A full-scale inspection of South Yorkshire Police has been ordered in the wake of new damning claims about the force failing to tackle child sexual exploitation in Sheffield.
South Yorkshire Police and Crime Commissioner Dr Alan Billings is in discussions with the Home Office about the scope of the inspection.
He ordered it today following a meeting with police chiefs, Sheffield Council officials and Sheffield MPs after former police officers made damning accusations about a lack of police action on child sex abuse in Sheffield.
Leaked police documents reveal South Yorkshire Police had a database of 200 names of victims and 320 offenders, covering 2007-2010.
But ex-officers claim police chiefs focused on tackling crimes with Home Office targets, including burglary, instead of child sexual exploitation.
The revelations come in the wake of the child sexual exploitation scandal in Rotherham, where an independent report commissioned to look at the scale of the problem found 1,400 children were abused in the town over 16 years while authorities turned a blind eye.
A Government ordered inspection of Rotherham Council, carried out by Louise Casey, concluded that the local authority was ‘not fit for purpose’ and that South Yorkshire Police should be subjected to the same level of scrutiny.
Sheffield MP Clive Betts today echoed those views.
Dr Billings said: “Public confidence in South Yorkshire Police has been severely damaged by these most recent allegations that the force failed to listen to hundreds of abused young people in Sheffield as we know they failed in Rotherham.
“If I am to do my job, I need to be sure that everything that can reasonably be known about the past is known. This is the first and crucial step if the force is to get itself into a better place.
“However, in the light of what has now been revealed I cannot be certain that we are at that point.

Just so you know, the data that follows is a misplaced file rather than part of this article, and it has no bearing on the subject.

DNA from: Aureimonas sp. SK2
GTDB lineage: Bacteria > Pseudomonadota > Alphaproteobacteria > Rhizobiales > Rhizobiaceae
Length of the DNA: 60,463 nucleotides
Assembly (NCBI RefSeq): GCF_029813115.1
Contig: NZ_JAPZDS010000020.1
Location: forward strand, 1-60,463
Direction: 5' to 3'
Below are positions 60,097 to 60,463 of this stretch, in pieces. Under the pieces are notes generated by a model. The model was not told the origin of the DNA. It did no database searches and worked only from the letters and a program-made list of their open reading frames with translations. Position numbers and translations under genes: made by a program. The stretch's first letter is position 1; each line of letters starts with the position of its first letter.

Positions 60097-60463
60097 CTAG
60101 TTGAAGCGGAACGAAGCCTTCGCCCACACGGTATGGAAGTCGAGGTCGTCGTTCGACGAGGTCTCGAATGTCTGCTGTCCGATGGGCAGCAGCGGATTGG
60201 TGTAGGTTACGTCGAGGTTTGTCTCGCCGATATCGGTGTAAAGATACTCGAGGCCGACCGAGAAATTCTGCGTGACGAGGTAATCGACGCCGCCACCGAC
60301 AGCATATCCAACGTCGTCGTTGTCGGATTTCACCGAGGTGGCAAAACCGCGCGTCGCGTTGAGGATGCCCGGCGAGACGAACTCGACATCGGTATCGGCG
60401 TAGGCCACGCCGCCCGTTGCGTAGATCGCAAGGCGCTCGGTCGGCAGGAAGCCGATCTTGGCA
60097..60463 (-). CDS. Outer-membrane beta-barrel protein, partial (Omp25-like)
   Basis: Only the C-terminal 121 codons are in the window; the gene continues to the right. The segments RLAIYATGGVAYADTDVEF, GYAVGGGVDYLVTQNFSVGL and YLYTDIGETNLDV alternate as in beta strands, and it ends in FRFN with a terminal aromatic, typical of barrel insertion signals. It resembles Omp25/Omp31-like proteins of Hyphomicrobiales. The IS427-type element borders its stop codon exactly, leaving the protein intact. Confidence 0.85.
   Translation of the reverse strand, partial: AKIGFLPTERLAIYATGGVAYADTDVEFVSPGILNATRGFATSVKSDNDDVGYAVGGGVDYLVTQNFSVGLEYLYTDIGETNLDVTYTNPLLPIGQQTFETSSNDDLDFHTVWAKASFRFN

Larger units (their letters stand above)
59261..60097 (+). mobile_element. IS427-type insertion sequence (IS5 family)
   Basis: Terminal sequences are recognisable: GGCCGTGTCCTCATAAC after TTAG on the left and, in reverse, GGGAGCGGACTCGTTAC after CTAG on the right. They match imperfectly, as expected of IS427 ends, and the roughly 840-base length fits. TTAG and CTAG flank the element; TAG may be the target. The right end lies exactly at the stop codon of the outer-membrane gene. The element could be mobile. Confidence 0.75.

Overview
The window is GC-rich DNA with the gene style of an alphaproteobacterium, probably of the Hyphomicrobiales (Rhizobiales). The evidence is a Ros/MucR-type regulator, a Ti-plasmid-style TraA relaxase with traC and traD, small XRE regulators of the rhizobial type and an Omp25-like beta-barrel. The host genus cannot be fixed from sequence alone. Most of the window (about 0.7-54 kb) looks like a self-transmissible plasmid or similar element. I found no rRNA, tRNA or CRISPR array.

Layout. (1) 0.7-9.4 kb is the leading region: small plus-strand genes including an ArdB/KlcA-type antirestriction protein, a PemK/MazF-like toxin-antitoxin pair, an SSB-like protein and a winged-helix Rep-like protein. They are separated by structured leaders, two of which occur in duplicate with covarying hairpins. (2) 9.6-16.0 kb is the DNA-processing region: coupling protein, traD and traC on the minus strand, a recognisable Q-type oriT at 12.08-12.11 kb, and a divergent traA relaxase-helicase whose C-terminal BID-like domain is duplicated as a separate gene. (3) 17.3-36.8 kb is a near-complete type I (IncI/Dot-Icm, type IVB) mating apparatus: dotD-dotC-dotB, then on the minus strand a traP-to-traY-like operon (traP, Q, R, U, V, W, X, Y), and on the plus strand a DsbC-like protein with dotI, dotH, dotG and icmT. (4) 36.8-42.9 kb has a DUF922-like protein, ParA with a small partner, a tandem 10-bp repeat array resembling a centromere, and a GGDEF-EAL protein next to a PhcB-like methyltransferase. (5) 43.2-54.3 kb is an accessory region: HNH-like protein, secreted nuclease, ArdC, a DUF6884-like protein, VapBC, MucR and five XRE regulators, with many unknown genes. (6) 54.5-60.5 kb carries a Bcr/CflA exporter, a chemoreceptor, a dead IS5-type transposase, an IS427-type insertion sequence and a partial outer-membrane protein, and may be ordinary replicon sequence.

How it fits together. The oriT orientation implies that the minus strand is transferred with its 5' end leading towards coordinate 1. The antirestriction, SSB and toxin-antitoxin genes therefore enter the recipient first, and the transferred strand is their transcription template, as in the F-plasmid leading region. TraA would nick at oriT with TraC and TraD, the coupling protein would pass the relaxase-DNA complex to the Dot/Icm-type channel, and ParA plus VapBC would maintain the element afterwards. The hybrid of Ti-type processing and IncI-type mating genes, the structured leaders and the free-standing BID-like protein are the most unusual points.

“Reluctantly, therefore, I now believe that a full ‘Casey-like’ county-wide inspection of South Yorkshire Police is necessary to get to an accepted understanding about the past and whether things have changed - which is the first step to restoring public confidence.
“I believe the only authorities that can commission such an inspection are the Police and Crime Commissioner and the Home Secretary.
“I met with a group of Sheffield MPs, the Chief Constable and Sheffield City Council this morning and my office is having urgent discussions with the Home Office to agree on how this inspection should proceed.
“The inspection needs to be thorough but not drawn out, sufficiently resourced, and recognise the investigations currently being conducted by the Independent Police Complaints’ Commission and National Crime Agency.
“The inspection needs to proceed alongside work the force is already doing with partners to address recommendations in the Professor Jay and Louise Casey reports. It also needs to
work alongside the group I have established to listen to the views of victims, survivors and their families which I am feeding into the force in relation to reports of CSE now.
“If anyone has any information to help identify perpetrators of child sexual exploitation across South Yorkshire, or if anyone would like to talk about their experiences as a
police officer, former officer or employee of the force, I would ask them to come forward. They will be listened to and taken seriously.”